The report has found investment and reform is needed to ensure infrastructure continues to support quality of life and economic productivity.
Infrastructure Australia, is the country’s independent infrastructure advisor, advising governments, industry and the community on the investments and reforms needed to deliver better infrastructure.
The 2019 Australian Infrastructure Audit presents a forward-looking view of the infrastructure challenges and opportunities over the next 15 years and beyond, examining the infrastructure needs of the Australian community and industry – covering the major infrastructure sectors of energy, transport, telecommunications, water and, for the first time, social infrastructure and waste.
It is the second national report of its kind, after the first was published in 2015.
“Changing and growing demand, and a mounting maintenance backlog is putting unprecedented pressure on the infrastructure services each and every Australian relies on,” said Infrastructure Australia Chair Julieanne Alroe.
“The current infrastructure program must do more than plug the immediate funding gap, but instead deliver long-term changes to the way we plan, fund and deliver infrastructure.
“Rather than a short-term boom, the historic level of activity we are seeing in the sector must, and is likely, to continue for the next 15 years and potentially beyond.
“This must be the new normal if we are to meet the challenges and opportunities ahead.”
Ms Alroe said despite progress being made since the last report, including the commencement of AU$123 billion of activity, with more than AU$200 planned for the future, more needed to be done to ease the pressures of growth and development.
“The 2019 Audit finds that infrastructure in our four largest cities – Sydney, Melbourne, Brisbane and Perth – is failing to keep pace with rapid population growth, particularly on the urban fringe,” she said.
“With our population projected to grow by 24 per cent to reach 31.4 million by 2034, our largest cities are expected to see pressure on access to infrastructure.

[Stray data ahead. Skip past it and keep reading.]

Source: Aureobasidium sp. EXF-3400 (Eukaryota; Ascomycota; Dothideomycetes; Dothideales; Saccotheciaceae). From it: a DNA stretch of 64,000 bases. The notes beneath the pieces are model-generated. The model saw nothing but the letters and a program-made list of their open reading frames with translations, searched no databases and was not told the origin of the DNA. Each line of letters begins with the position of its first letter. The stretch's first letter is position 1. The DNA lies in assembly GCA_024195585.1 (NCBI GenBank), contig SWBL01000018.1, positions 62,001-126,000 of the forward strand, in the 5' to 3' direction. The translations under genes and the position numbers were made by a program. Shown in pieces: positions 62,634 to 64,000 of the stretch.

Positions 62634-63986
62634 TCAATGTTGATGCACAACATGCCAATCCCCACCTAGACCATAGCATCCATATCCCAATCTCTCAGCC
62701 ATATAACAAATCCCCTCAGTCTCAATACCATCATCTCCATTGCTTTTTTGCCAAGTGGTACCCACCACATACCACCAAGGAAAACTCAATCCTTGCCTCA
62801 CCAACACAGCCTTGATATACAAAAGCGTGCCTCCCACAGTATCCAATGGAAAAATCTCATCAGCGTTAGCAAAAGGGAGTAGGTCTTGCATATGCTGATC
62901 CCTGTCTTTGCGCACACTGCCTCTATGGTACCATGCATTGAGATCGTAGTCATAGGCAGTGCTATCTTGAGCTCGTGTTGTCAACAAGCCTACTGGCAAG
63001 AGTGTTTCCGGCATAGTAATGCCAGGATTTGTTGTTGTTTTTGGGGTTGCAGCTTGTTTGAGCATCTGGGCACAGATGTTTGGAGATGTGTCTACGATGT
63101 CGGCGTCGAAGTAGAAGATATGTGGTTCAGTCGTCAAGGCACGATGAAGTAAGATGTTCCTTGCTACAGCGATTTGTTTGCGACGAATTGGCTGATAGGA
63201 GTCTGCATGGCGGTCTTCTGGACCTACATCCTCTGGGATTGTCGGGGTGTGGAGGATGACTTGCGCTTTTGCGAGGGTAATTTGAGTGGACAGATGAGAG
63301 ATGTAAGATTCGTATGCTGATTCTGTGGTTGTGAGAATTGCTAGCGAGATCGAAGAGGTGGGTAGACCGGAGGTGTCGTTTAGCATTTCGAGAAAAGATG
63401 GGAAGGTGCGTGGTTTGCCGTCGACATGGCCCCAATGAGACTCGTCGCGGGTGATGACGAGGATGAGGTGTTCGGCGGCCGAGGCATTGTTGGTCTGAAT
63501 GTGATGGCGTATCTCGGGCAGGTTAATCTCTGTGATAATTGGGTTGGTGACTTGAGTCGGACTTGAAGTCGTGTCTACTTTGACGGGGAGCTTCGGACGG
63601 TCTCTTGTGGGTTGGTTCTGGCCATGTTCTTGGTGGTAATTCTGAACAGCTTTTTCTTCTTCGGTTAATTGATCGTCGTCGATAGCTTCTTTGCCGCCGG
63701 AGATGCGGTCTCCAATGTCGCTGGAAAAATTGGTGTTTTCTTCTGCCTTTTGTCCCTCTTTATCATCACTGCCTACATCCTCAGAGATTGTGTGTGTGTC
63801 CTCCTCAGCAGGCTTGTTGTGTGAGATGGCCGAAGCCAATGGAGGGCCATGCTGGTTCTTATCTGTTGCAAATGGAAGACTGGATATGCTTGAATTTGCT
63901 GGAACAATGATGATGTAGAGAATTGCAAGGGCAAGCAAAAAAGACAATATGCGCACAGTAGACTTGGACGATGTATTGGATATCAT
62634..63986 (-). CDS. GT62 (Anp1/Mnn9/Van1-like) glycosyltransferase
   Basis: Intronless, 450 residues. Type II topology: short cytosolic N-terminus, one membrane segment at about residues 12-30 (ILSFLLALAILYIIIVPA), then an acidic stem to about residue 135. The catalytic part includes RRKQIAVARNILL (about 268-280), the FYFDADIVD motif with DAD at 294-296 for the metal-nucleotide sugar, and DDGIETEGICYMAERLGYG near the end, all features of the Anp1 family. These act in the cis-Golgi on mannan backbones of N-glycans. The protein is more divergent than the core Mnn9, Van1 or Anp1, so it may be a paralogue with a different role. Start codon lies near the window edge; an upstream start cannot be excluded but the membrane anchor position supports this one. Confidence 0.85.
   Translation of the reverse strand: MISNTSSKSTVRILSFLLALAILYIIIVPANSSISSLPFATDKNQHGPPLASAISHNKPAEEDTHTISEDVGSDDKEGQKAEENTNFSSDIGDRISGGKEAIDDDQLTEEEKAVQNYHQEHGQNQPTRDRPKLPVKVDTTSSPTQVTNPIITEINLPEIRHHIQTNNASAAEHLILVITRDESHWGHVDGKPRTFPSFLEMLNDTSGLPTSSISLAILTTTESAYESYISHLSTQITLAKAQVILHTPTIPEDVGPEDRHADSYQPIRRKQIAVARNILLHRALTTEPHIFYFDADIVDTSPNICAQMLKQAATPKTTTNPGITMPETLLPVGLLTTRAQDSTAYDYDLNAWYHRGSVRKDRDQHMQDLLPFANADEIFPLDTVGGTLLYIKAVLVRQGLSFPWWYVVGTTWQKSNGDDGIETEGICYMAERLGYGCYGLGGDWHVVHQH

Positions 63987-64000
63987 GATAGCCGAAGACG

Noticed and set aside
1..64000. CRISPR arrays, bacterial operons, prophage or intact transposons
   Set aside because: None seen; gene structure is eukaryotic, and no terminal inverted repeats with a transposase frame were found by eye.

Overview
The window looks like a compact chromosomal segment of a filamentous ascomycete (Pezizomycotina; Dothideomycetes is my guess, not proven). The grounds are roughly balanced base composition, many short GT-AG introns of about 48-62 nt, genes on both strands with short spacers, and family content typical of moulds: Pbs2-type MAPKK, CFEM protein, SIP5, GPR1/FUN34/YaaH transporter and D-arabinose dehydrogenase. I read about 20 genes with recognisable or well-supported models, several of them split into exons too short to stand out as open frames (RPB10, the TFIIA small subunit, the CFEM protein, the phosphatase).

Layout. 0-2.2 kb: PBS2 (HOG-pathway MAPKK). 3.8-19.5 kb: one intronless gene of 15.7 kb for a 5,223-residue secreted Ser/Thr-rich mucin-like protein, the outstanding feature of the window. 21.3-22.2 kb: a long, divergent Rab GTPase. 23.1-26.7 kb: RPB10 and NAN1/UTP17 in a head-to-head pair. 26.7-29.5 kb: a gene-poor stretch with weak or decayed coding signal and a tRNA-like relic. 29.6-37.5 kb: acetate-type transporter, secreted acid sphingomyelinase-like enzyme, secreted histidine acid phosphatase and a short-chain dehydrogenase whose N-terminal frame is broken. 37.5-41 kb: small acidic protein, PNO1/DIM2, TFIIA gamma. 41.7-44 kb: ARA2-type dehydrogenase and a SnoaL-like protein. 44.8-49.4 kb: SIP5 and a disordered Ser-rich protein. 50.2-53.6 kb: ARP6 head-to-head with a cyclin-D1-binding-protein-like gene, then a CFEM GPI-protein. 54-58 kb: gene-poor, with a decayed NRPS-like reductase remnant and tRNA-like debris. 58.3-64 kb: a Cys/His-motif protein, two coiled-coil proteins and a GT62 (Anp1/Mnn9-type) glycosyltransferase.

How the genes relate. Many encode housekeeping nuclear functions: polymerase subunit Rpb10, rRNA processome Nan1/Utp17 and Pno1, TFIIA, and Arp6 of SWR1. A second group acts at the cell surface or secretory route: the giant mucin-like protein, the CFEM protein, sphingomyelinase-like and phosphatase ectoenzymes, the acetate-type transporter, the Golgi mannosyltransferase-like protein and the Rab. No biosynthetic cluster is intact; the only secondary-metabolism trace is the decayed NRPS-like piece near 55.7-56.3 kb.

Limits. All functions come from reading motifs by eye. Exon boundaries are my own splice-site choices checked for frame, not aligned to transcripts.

“The dominance of infill development in Sydney, Melbourne and Brisbane will require investment in high capacity public transport, enhancements to existing energy and water infrastructure, improved shared spaces and a renewal of inner-city health and education services.
“In contrast, the growing outer suburbs of the other major cities, including Perth, where greenfield development will dominate, is are expected to see pressure on their road networks, as well as expansion of utility networks, new shared and recreation spaces as well as cultural facilities.
“The costs of inaction are significant.
“If investment were to stop, the cost of road congestion is projected to grow by AU$18.9 billion to AU$38.7 billion in 2031.
“This impacts quality of life, as well as our economic productivity and competitiveness as a nation.”
Civil Contractors Federation (CCF) CEO Chris Melham said the findings of the report should be concerning for all Australians.
“The Australian economy needs an immediate and ongoing injection of ‘shovel ready’ productive infrastructure projects, followed by a 10–15 year pipeline, a position that the CCF has been pushing since 2016,” he said.
“While the Federal Government’s 10 year, AU$100 billion infrastructure investment program is welcome, it’s simply not enough.
“Successive Reserve Bank Governors have backed ‘debt funding’ to boost productivity growth through initiatives that encourage research and innovation, as well as investing in productivity-enhancing infrastructure.”
For more information visit the Infrastructure Australia website.
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